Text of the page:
If it goes ahead, the deal could add strain to a nearly 70-year-old security alliance that Washington has described as “ironclad”, despite Philippine President Rodrigo Duterte’s disdain for the relationship with the former colonial power.

Duterte wants closer ties with China and Russia and has ordered the army and police to engage with countries which do not impose conditions on weapons sales. Some U.S. legislators campaigned to block sales of 26,000 assault rifles to the Philippines in May 2017 because of human rights concerns over an anti-narcotics campaign that has killed thousands of Filipinos.

Duterte scrapped that deal, as well as the purchase of $233 million worth of Canadian helicopters, over concerns by the sellers about how they would be used.

A U.S. State Department official said foreign governments and private sector entities had been put on notice that “significant transactions with any of the 39 listed entities will result in sanctions”. Rosoboronexport was blacklisted in April.

American allies who buy weapons and equipment from Russia, the world’s second-largest arms exporter, would also be penalized and could see the transfer of those arms disrupted.

The State Department official declined to say what specific sanctions the U.S. could impose on the Philippines if it goes ahead with the deal with Rosoboronexport, while a spokesman for the Treasury Department said it “does not telegraph sanctions or comment on prospective actions.”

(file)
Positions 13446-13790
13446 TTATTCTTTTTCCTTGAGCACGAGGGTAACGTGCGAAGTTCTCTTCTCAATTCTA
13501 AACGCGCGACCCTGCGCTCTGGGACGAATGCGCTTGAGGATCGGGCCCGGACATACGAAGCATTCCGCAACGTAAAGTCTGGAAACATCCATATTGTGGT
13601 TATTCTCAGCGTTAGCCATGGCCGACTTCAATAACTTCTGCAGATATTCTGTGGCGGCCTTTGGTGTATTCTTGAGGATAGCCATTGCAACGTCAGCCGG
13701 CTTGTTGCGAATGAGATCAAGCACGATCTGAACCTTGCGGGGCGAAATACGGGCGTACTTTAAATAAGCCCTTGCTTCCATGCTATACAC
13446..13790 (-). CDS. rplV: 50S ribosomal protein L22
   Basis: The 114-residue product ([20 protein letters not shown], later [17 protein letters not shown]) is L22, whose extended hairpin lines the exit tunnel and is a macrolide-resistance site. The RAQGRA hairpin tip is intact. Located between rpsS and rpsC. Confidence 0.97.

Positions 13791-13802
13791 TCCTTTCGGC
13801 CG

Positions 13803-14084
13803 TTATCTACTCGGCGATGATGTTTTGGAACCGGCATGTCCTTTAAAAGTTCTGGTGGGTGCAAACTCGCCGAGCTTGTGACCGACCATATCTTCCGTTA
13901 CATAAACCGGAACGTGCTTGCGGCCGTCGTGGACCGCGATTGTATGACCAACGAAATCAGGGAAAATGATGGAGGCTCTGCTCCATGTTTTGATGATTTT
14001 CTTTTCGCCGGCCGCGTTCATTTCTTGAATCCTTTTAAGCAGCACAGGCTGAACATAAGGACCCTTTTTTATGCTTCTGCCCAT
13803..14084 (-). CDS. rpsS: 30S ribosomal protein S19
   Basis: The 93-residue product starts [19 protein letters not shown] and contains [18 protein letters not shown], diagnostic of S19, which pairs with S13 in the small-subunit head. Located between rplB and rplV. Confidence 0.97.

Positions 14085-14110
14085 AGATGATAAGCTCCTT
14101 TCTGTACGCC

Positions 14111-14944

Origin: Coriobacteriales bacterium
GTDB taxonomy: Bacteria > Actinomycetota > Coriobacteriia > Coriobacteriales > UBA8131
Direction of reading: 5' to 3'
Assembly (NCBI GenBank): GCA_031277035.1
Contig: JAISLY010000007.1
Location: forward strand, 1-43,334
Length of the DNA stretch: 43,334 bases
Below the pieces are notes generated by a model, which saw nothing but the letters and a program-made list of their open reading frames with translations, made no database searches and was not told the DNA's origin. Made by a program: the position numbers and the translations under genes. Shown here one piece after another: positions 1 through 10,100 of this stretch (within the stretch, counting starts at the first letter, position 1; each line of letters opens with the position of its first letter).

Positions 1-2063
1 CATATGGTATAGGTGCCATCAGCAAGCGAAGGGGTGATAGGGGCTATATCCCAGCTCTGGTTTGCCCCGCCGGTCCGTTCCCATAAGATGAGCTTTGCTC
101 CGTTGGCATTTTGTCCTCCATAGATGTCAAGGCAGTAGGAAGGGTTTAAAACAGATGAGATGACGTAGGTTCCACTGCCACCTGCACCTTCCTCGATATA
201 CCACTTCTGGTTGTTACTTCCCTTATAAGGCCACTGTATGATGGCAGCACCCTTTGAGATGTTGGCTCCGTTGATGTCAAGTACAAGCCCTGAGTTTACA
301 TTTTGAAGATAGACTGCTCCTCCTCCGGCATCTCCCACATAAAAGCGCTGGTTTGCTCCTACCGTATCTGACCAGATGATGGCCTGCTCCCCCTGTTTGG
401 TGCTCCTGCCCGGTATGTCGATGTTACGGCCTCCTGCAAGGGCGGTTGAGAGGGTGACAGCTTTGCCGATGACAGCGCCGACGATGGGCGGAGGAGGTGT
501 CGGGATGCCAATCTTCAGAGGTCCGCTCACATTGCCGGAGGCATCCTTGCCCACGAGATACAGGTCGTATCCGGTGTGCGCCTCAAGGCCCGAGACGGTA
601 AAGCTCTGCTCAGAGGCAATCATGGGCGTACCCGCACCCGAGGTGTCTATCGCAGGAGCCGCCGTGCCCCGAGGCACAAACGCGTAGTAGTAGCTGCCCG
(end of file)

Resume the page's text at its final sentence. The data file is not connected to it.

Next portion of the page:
A senior Philippines defense official, who requested anonymity because he was not authorized to speak to media, told Reuters the United States has not officially notified Manila about the restrictions on Rosoboronexport.

“It’s still a go until we are informed,” he added.

The army general familiar with the deal declined to comment on possible sanctions.

Jose Antonio Custodio, a Philippine security expert, warned the Russian arms deal may affect Manila’s security relations with allies, not only with its former colonial master the United States, but also with Japan and Australia.

“If the Duterte administration keeps on elevating the military-to-military relationship with Russia, it may lead to push back from these allies given international sanctions on that country for bad behavior,” he said.

Editing by Martin Petty and Raju Gopalakrishnan

Reuters

China Is Winning in the South China Sea

July 18, 2018

The U.S. should respond more vigorously to Beijing’s violations of international law.

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Two years after an international tribunal rejected expansive Chinese claims to the South China Sea, Beijing is consolidating control over the area and its resources. While the U.S. defends the right to freedom of navigation, it has failed to support the rights of neighboring countries under the tribunal’s ruling. As a result, Southeast Asian countries are bowing to Beijing’s demands.